A new training program spearheaded by Dalhousie University’s Jeff Larsen and Globalive Capital’s Brice Scheschuk promises to train experienced businesspeople to become more effective mentors.

Larsen is the Executive Director of Innovation and Entrepreneurship in Dalhousie’s Office of the Vice-President, and Scheschuk co-founded telecom provider Wind Mobile, now owned by Shaw. Also backing the program are Ryerson University, Halifax consulting firm Davis Pier, startup incubator network I-INC and Scheschuk’s own Globalive.

MindFrame Connect, as the program is called, grew out of Scheschuk’s own experience with what he describes as “mentor imposter syndrome” while acting as a mentor for the CDL-Atlantic startup accelerator.

“In the afternoon, you find yourself in a room with 50 or 60 people, and there's John Risley, there are Sobeys, there are Armoyans,” he said in an interview “It's like, ‘Am I qualified to do this? And do I have the skills to do this?’

“And it kind of sent me on a little bit of a journey to determine what is out there, and can I get better at what I started to coin ‘the craft of mentorship.’”

Scheschuk’s first reaction was to research and write a book of advice for mentors, with input from other business luminaries.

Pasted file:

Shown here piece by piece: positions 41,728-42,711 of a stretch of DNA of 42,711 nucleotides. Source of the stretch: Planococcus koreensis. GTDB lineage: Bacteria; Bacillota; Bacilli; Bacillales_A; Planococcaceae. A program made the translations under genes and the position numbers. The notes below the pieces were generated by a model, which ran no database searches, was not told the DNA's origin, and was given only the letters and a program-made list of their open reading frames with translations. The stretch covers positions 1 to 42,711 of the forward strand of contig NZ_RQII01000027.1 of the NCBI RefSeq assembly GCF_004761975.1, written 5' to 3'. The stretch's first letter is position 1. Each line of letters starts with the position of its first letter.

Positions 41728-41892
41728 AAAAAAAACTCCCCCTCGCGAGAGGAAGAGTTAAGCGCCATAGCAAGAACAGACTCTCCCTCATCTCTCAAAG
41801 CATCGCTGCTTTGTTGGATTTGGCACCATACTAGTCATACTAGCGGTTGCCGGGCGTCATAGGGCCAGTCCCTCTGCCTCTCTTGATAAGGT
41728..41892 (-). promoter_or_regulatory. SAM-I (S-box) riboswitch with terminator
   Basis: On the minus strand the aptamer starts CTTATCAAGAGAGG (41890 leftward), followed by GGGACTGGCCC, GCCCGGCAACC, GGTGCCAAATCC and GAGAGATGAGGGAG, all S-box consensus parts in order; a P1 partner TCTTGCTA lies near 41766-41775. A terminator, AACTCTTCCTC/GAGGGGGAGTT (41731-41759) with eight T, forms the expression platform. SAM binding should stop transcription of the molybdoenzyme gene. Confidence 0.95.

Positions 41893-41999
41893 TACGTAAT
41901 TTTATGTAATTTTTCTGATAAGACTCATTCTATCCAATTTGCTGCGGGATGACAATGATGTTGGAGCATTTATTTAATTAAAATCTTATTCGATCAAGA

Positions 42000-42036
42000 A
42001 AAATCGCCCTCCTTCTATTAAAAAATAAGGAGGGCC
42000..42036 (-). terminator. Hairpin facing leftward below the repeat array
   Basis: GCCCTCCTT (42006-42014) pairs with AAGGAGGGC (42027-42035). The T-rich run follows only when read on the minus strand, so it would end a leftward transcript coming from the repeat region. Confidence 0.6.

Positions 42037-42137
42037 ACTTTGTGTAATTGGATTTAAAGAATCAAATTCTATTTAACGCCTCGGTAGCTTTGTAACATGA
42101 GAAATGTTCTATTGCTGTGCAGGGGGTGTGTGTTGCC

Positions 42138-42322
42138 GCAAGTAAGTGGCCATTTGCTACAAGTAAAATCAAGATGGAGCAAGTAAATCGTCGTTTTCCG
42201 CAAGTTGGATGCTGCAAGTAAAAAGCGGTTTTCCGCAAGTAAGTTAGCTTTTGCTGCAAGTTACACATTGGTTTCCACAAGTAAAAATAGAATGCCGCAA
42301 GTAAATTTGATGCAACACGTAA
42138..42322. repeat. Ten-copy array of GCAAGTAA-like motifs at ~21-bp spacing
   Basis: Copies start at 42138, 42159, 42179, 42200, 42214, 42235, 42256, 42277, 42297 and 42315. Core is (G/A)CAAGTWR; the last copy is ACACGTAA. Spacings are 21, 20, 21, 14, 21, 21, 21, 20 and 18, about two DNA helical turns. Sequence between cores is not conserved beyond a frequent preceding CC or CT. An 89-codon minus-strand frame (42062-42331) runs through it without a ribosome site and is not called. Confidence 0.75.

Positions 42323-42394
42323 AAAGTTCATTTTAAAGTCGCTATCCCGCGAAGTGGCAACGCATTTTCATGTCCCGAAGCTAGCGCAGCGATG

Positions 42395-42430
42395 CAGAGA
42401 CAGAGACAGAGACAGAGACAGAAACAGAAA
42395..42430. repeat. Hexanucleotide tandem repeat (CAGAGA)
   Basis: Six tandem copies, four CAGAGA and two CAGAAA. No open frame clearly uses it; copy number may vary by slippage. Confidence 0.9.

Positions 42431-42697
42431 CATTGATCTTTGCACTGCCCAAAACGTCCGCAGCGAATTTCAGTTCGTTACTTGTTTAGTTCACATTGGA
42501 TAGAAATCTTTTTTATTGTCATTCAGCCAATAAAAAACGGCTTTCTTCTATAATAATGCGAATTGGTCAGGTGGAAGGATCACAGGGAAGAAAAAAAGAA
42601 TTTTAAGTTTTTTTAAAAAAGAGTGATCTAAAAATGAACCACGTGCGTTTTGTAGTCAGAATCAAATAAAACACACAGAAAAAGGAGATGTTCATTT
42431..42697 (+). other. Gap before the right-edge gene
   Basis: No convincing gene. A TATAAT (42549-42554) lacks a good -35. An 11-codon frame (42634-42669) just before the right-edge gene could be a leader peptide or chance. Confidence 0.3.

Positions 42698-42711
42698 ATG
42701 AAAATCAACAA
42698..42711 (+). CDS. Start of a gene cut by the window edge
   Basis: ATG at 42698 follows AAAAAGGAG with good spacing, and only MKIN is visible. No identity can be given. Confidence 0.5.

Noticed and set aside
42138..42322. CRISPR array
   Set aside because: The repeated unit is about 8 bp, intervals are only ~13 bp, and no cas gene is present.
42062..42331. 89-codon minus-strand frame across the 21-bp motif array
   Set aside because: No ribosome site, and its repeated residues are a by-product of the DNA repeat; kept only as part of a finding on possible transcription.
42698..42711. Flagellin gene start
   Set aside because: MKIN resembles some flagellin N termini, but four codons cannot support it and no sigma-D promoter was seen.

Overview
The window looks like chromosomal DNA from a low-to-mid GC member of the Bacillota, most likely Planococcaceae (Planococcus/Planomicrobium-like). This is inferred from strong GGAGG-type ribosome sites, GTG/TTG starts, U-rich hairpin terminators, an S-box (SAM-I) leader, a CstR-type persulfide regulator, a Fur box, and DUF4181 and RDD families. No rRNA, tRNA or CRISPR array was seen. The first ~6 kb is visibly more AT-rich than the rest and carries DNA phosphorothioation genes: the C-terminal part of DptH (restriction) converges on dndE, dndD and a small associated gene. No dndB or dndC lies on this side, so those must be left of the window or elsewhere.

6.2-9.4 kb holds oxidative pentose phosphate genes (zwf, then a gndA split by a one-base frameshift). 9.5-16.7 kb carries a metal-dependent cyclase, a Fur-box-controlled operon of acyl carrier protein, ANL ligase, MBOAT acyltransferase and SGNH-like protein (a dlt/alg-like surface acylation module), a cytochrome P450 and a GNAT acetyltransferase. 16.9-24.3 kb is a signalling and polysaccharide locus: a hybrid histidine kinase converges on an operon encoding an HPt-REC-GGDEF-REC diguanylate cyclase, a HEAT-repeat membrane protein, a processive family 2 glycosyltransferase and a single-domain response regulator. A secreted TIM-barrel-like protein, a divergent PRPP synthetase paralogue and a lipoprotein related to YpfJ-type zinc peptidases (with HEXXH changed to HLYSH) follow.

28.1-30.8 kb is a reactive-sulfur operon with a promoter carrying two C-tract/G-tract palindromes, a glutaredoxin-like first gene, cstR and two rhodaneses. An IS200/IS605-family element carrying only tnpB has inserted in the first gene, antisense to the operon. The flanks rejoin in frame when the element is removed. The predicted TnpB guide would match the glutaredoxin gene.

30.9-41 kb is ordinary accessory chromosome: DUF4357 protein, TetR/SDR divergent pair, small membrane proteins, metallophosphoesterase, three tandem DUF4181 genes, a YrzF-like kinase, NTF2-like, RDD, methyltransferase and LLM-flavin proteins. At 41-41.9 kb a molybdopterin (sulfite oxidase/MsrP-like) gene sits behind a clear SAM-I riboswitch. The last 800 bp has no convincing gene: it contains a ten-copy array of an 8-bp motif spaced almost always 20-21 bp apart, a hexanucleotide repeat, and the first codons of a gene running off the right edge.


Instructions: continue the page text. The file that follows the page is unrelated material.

“And then Jeff called me in early 2021, and he was pulled a little bit and he was seeing it himself, the need to do some upskilling of mentors in his region,” said Scheschuk.

The result was that he and Larsen began work in June on the discovery process that ultimately produced MindFrame Connect, with nationally recognized entrepreneurs like District Ventures Capital General Partner Arlene Dickinson weighing in.

Now entering its pilot phase, MindFrame will be offered for free to incubators and startup hubs like Halifax’s Volta. A public launch is slated for the first quarter of 2022.

The program will include two streams, one for mentors and one for mentees.

The mentor stream will train mentors in how to provide focused, actionable advice to greener entrepreneurs. It will also include coaching on how to help entrepreneurs become more resilient to stress, drawing insight from the world of sports psychology.

“Mentors often don't have great experience with how to help people along that journey in that regard,” said Scheschuk.

“And so we wanted to bring some of that thinking both to founders, but also as part of our elevation of the craft of mentorship, so [mentors] can recognize a founder who is wobbling, and they can help lift them up and they can walk with them through the dark times of entrepreneurship -- which is most of the time.”

The mentee stream, meanwhile, will help those same new entrepreneurs maximize the benefit they derive from time with their mentors by clarifying what they need to learn and seeking advice in a more focused and methodical way. 

As part of the pilot, MindFrame hopes to sign up 15 accelerators who will pair five mentors and mentees apiece. Scheschuk and Larsen’s team is also working on developing an online platform to help host the program’s contents.

The workshops will be virtual, with details of the formatting being determined by feedback from the participating accelerators. What has already been decided, though, is that the content will be made available to entrepreneurs and mentors both live and asynchronously.